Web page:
Leprosy was the AIDS of the first millennium – a disfiguring disease that struck terror since people thought it was easy to contract. Patients were banished to live in colonies. What was life like there?
If you've seen the movie "Outbreak," you may think you know Ebola. You don't. For one, you don't necessarily die from this hemorrhagic fever. For another, people infected with it don't always wind up bleeding out of their various orifices.
There are few loftier goals than eradicating a disease. Unfortunately, this is easier said than done, but, it's not for lack of trying. Read on to discover more about these efforts and learn about the top 10 eradicable diseases.
There's a reason why the person hacking a lung up on public transportation is subject to such dirty looks -- he or she is subjecting the whole bus or train car to infection. But how do infections just hang in the air?
When a subject dominates the news, you can be sure that everyone's got an opinion about it. Unfortunately, some of those opinions are bound to be based on pure misinformation -- so what do you have wrong about swine flu?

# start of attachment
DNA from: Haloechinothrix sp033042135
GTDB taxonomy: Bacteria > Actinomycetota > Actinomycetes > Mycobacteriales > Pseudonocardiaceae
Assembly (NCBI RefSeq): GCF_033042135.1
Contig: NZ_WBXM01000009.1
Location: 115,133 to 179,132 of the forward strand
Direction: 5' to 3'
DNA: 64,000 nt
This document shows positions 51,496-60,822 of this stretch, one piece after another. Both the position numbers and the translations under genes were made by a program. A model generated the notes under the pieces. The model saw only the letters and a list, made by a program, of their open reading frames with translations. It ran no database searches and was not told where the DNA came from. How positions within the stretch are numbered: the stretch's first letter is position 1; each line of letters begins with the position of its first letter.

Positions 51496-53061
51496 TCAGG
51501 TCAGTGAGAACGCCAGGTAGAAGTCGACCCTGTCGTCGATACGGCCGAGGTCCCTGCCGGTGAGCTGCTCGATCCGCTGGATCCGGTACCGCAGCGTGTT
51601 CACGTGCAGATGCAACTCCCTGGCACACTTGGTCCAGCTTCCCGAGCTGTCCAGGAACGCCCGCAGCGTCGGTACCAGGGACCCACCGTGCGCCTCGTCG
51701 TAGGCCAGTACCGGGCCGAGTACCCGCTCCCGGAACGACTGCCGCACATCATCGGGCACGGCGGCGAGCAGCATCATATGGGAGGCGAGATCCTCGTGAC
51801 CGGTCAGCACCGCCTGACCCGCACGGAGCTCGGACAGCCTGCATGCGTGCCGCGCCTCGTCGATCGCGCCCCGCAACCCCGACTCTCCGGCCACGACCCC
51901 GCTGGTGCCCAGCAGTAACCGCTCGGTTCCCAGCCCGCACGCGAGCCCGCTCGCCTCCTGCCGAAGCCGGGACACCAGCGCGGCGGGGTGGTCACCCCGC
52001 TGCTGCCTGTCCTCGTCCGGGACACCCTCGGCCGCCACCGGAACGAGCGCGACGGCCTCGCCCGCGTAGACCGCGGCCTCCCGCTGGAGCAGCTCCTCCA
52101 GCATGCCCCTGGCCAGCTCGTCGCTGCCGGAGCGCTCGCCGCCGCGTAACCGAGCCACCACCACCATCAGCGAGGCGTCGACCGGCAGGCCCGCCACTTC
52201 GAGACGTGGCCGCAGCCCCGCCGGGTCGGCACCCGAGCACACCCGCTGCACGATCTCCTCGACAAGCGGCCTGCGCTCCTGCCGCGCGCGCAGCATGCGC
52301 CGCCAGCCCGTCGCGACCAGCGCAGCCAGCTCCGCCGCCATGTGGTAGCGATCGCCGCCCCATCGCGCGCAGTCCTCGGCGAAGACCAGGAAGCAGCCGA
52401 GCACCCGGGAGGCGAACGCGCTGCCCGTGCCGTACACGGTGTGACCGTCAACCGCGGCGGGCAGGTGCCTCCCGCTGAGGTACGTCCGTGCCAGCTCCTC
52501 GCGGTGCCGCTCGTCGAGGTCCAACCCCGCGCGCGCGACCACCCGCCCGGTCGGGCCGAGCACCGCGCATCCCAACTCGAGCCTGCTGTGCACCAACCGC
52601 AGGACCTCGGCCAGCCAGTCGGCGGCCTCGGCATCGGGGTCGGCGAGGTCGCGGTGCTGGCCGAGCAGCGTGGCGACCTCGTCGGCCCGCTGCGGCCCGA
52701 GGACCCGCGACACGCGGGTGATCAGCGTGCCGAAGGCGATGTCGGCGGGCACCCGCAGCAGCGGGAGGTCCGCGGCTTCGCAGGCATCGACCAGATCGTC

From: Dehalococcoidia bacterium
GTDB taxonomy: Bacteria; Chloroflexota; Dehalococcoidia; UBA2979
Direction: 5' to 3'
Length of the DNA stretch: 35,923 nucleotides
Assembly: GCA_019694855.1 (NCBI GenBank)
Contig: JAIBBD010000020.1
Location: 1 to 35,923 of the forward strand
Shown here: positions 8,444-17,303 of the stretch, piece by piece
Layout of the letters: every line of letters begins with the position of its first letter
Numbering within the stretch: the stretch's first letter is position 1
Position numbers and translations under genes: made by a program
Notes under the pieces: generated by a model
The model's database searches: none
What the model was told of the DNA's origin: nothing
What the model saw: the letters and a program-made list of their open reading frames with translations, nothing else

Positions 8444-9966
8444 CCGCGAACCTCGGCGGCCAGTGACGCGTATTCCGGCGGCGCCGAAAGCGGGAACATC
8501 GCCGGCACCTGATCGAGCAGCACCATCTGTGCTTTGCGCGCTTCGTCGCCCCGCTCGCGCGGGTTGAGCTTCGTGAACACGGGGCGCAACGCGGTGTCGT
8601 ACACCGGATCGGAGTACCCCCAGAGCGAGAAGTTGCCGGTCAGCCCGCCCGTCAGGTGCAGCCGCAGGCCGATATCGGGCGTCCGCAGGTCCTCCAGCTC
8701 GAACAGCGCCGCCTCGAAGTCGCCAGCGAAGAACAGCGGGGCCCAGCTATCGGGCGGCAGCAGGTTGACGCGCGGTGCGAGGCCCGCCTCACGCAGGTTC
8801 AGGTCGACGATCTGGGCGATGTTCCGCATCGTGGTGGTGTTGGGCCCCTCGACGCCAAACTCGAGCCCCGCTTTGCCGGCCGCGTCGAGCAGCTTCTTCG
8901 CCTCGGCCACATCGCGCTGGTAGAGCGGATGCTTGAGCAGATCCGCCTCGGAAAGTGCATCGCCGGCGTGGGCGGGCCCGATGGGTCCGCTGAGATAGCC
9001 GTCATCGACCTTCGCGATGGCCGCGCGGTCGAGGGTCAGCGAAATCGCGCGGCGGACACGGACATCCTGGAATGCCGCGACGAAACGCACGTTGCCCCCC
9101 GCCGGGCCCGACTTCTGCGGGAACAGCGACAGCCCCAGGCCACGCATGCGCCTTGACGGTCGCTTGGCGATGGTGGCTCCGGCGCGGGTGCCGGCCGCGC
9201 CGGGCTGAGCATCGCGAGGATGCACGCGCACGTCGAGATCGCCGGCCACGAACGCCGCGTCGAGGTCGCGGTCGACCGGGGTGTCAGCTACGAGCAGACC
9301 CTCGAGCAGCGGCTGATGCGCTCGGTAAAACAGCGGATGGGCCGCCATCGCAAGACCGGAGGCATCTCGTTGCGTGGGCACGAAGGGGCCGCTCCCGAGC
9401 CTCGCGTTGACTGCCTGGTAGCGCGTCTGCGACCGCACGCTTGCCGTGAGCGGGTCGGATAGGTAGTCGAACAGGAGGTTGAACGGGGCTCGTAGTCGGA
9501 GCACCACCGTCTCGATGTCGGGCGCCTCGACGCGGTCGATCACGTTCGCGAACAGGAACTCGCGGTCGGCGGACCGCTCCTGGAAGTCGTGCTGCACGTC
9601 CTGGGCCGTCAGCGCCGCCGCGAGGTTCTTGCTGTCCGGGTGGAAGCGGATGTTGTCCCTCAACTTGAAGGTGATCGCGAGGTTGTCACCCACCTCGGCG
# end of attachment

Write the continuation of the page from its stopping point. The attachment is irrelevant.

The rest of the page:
The giddiness over studies showing that circumcision reduces a man's risk of contracting AIDS from an infected woman has died down a bit in the wake of subsequent research. It appears that a woman's risk of contracting AIDS from an infected man may be greater if he's circumcised.
A research group in Atlanta has developed an AIDS vaccine that shows 96 percent effectiveness in non-human, pre-clinical trials. It's already in Phase I human trials and could be on the market within four years.
If you're a mother in tropical Africa, a biting mosquito is one of your worst fears, because it can transmit malaria. Learn about this serious, often fatal disease and find out why it's one of the world's most pressing public health concerns.
Your body is constantly dealing with microorganisms, its own and those introduced from the outside. Some microorganisms can cause what are called infectious diseases. Learn how the body deals with them.